9 Responses to “The Woman in Red”

  1. I recall the dolly-mounting device in Cocteau’s Orpheus as well, where one figure in the underworld was gliding along with a breeze blowing against him/her while the figure alongside was struggling against an oncoming wind while it was apparent that no wind was blowing against him/her at all. You have to realize, it’s been maybe thirty years since I’ve seen the film, which is why I’m not sure who the figures were, or their gender. But the aforementioned visual effect left quite an impression on me, obviously. That and the messages from the underworld being received from a car radio. I think.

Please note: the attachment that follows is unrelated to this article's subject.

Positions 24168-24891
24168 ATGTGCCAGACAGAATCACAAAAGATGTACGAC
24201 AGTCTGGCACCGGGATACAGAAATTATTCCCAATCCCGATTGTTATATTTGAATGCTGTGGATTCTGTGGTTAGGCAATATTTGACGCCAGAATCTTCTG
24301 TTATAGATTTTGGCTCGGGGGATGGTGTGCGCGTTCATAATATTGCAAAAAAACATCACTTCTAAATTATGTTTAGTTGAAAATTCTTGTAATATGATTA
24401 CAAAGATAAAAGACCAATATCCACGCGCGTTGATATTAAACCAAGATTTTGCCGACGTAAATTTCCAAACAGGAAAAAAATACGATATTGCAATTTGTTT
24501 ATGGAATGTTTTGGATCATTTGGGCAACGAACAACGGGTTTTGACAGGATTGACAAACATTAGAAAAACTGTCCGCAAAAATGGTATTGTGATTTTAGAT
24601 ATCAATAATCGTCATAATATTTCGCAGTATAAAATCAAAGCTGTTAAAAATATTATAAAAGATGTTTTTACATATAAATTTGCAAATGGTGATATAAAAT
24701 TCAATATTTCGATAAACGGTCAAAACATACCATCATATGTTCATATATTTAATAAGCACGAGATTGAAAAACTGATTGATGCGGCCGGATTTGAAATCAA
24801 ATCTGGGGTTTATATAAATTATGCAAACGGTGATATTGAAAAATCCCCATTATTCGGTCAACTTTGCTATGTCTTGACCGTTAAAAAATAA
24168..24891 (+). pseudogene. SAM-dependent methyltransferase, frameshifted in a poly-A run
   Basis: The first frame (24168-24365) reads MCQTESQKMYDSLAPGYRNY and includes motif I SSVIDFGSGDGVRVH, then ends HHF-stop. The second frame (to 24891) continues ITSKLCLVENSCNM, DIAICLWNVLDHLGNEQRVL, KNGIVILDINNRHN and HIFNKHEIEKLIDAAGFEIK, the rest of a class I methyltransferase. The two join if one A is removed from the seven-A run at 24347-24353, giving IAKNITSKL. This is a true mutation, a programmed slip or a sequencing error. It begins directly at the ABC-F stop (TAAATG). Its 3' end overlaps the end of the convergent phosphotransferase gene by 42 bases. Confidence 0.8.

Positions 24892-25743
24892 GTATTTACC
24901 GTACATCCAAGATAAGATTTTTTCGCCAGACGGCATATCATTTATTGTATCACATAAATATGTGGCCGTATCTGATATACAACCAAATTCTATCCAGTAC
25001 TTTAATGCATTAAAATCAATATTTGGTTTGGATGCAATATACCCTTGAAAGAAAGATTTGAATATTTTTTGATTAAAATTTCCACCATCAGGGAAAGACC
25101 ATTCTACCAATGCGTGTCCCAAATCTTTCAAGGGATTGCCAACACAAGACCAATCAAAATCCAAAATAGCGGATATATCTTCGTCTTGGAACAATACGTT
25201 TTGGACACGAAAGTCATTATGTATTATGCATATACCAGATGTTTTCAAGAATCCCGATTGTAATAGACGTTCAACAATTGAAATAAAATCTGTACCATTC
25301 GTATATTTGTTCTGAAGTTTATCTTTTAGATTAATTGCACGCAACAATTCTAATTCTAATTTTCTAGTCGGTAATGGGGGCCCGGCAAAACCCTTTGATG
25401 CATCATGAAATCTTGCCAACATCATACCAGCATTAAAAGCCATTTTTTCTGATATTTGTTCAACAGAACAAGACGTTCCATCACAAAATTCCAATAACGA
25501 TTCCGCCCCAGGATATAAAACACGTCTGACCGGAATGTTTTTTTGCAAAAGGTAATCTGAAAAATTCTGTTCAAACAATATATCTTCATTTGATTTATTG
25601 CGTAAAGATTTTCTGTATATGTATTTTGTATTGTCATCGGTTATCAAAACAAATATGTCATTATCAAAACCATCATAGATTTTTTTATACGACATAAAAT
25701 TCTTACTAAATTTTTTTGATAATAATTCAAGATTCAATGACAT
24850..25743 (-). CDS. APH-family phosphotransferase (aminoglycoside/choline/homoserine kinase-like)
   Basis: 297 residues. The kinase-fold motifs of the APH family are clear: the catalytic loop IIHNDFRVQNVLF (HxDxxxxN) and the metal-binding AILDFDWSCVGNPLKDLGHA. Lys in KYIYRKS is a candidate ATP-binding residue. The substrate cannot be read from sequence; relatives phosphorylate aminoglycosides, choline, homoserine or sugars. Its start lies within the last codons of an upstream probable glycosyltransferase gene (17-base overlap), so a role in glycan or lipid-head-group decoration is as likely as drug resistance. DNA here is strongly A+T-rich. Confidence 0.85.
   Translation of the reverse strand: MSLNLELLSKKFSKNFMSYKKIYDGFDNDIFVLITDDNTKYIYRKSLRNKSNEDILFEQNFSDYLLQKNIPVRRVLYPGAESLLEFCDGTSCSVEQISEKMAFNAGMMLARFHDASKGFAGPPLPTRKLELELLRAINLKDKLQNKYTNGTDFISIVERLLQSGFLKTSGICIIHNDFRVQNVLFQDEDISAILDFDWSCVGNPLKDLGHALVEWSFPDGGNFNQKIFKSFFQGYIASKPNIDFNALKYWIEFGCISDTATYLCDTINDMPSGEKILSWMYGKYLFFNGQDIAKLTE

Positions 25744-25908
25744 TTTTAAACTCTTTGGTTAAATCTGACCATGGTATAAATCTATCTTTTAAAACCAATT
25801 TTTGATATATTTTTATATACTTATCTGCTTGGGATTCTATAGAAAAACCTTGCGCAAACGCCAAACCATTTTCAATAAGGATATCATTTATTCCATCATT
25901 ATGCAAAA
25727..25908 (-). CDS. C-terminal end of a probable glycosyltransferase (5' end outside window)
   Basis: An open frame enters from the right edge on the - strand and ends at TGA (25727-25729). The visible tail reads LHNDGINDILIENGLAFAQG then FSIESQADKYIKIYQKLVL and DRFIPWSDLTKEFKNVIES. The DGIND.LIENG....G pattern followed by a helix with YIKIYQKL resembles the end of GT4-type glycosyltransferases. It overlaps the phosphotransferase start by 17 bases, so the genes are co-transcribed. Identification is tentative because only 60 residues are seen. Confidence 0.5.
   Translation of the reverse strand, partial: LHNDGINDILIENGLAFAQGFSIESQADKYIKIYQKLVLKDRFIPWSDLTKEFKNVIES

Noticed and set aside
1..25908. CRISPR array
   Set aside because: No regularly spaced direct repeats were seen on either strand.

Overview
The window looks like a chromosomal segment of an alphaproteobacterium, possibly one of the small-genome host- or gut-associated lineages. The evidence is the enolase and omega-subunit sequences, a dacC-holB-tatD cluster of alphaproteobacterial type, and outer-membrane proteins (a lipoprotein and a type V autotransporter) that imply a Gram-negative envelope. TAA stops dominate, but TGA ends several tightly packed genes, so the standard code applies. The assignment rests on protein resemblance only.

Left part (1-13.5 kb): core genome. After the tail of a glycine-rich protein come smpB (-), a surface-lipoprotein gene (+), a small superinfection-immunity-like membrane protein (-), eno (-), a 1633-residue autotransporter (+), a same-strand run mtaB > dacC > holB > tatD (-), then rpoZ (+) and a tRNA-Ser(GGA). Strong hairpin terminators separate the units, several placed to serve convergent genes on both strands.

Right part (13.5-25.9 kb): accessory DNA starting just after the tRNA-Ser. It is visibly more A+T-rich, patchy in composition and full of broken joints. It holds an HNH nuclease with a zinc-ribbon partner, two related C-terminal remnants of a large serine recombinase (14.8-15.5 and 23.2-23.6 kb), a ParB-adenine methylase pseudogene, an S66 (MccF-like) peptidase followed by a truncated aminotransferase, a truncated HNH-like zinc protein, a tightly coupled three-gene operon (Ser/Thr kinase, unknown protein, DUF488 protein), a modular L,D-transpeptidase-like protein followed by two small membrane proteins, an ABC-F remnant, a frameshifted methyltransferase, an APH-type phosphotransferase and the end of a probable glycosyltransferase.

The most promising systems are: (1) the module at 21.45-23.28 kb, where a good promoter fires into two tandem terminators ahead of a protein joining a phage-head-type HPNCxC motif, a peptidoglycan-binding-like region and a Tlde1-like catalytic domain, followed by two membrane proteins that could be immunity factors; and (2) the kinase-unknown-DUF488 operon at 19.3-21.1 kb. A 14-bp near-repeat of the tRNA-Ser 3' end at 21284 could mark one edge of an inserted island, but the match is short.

2. The stuff you describe is all in Orpheus alright, only the method used for the walk through the underworld is different. The foreground guy is in fact standing perfectly still in front of a rear projection screen, while behind him Jean Marais is part of the back-projected footage, struggling against a high wind. So the guy in front seems to glide along effortlessly.

  3. The two dolly-mounted characters that spring to my mind are Mrs Danvers in Hitchcock’s Rebecca, and some of the gossipy old ladies in an episode of Father Ted. Different ends of the seriousness spectrum…

  4. david wingrove Says:

    Is CLARIMONDE based on the Theophile Gautier story about a gorgeous lady vampire? (Also known as THE BEAUTIFUL DEAD or A CORPSE IN LOVE.) I’ve always felt that would make a fantastic film!

  5. I’ll revisit Rebecca in a month or two, but does Mrs D literally glide about like that? I know she has a way of popping up in scenes without Joan Fontaine or the audience having seen her come in.